The day everything went right
Sunday, October 25, 2009
Don Larsen's Miraculous World Series Game and the Men Who Made It Happen
By Lew Paper
New American Library.
421 pp. $24.95
On the afternoon of Oct. 8, 1956, in the fifth game of the World Series, New York Yankees pitcher Don Larsen faced 27 Brooklyn Dodgers hitters and retired them all, a perfect game. Fifty-three years later, it remains the greatest individual performance in baseball history. In fact, it would be hard to come up with another that even comes close, considering the championship stakes and Larsen's flawlessness that day.
Though familiar to all baseball fans -- in the sepia-toned way our brains file away significant events of yesteryear -- Larsen's perfect game, still the only no-hitter in playoff history, was almost criminally underappreciated, as well as untapped for literary exploration. Part of that, undoubtedly, was due to Larsen's sheer and astounding ordinariness -- past, present and future: Two years before the perfect game, he had lost a league-leading 21 games. Just three days before taking the mound, he was pounded in a 13-8 loss in Game 2. And he spent the rest of his career as a journeyman, changing teams six times and retiring in 1967 with a losing career record of 81-91. But it is precisely that ordinariness that makes the story of Larsen and his perfect game so fascinating: He, and it, embody the fleeting mystery of baseball -- how even the greatest sluggers look helpless far more often than they deliver greatness, and how the gift of excellence can visit even the most humble of players at any given moment.
The story of Larsen and his legendary afternoon was hanging out there, like a juicy curve ball, for somebody to smash out of the park, and Lew Paper, a Washington lawyer and author, has done exactly that with "Perfect." Just because you know of Larsen's perfect game doesn't mean you know it, as Paper demonstrates. Did you realize, for example, that no fewer than seven future Hall of Famers, including Jackie Robinson and Mickey Mantle, played in that game -- and that it was called on television by a Hall of Fame broadcaster, Vin Scully?
As there is only so much one can write about a game that lasted just two hours, six minutes, Paper's book is more about the individual players than about the game itself, and in both endeavors he was aided by the fact that six of the 19 men who played in the game are still alive, including both Larsen and his famous catcher, Yogi Berra. "An appreciation of Larsen's performance," Paper writes, "requires an understanding of the other players who were on the field that day: their backgrounds, their skills, their hopes and fears."
At first, this premise seems questionable, and the literary device Paper uses -- alternating detailed descriptions of the action on the field with mini-bios of each player, roughly one per chapter -- seems distracting, even annoying. You yearn to flip past the life and times of, say, Dodgers right fielder Carl Furillo to get back to the inning-by-inning drama of the game itself. (Incidentally, and quite curiously, the chapter on Larsen is among the shortest in the book.) But, eventually, the rhythm of the story takes hold, and the alternation of mini-bio and game retelling becomes an asset. For example, a story about Billy Martin, the Yankees' second baseman, fielding hundreds of grounders during a tryout 10 years earlier adds texture to the game detail that follows, as Martin handles a pair of grounders flawlessly in the top of the fourth inning.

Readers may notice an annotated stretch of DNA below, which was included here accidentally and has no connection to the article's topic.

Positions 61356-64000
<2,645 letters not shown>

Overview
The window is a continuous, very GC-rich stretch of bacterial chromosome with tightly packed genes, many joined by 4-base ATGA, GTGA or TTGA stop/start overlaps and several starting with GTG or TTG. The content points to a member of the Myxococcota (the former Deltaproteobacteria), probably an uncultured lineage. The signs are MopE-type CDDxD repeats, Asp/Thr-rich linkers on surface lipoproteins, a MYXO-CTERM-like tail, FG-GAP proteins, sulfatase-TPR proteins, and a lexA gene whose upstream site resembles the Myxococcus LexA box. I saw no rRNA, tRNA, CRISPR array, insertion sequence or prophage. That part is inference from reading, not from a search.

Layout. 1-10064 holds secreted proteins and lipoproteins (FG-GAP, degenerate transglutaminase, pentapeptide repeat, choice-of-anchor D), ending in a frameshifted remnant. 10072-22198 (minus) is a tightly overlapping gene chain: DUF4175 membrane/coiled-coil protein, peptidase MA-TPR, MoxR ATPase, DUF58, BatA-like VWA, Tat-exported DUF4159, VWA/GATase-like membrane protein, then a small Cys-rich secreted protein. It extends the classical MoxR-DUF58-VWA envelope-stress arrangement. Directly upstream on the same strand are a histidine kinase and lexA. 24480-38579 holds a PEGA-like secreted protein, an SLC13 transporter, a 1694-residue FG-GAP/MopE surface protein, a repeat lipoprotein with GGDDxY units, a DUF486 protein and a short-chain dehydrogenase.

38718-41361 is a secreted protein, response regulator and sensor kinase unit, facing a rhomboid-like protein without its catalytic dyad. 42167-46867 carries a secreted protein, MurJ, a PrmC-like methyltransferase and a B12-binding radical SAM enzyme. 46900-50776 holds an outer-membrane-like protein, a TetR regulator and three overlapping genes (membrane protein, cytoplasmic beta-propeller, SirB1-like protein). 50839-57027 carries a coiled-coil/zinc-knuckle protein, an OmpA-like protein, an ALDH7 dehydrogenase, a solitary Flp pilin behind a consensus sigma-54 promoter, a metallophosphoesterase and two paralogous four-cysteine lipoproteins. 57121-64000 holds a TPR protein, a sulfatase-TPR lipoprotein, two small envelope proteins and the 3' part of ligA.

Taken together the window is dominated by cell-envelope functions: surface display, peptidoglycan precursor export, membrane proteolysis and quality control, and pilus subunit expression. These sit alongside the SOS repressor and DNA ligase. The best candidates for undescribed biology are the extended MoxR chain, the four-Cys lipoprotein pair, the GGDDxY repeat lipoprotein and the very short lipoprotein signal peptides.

The game story contains countless moments of discovery and awe, nuggets that only dozens of viewings of a tape of the game could have unearthed. "Now, with the right side of the field encased in shadows created by the towering façade of Yankee Stadium . . .," Paper writes, and anyone who follows baseball immediately recognizes the added dimension of difficulty the hitter faces in such situations.
One wishes Paper had done more to put the game in the context of its turbulent times. The well-worn story of Robinson's breaking baseball's color barrier in 1947, for example, is rehashed here, but there is little discussion of the state of race relations in the game a decade later. Similarly, the final chapter, with its tally of players getting released or traded in the ensuing years, reminds us of the heartless way athletes used to be treated, but we learn next to nothing of the similarly cold circumstances that caused the Dodgers to leave Brooklyn for Los Angeles just one year later.
Instead, Paper stays true to the book's title, producing a fitting testament both to a singular performance and its cast of characters. He was half-right: An "understanding" of the other men on the field that day isn't a requirement for appreciating Larsen's gem, but it makes for a heck of a story.
Dave Sheinin writes for the sports section of The Washington Post.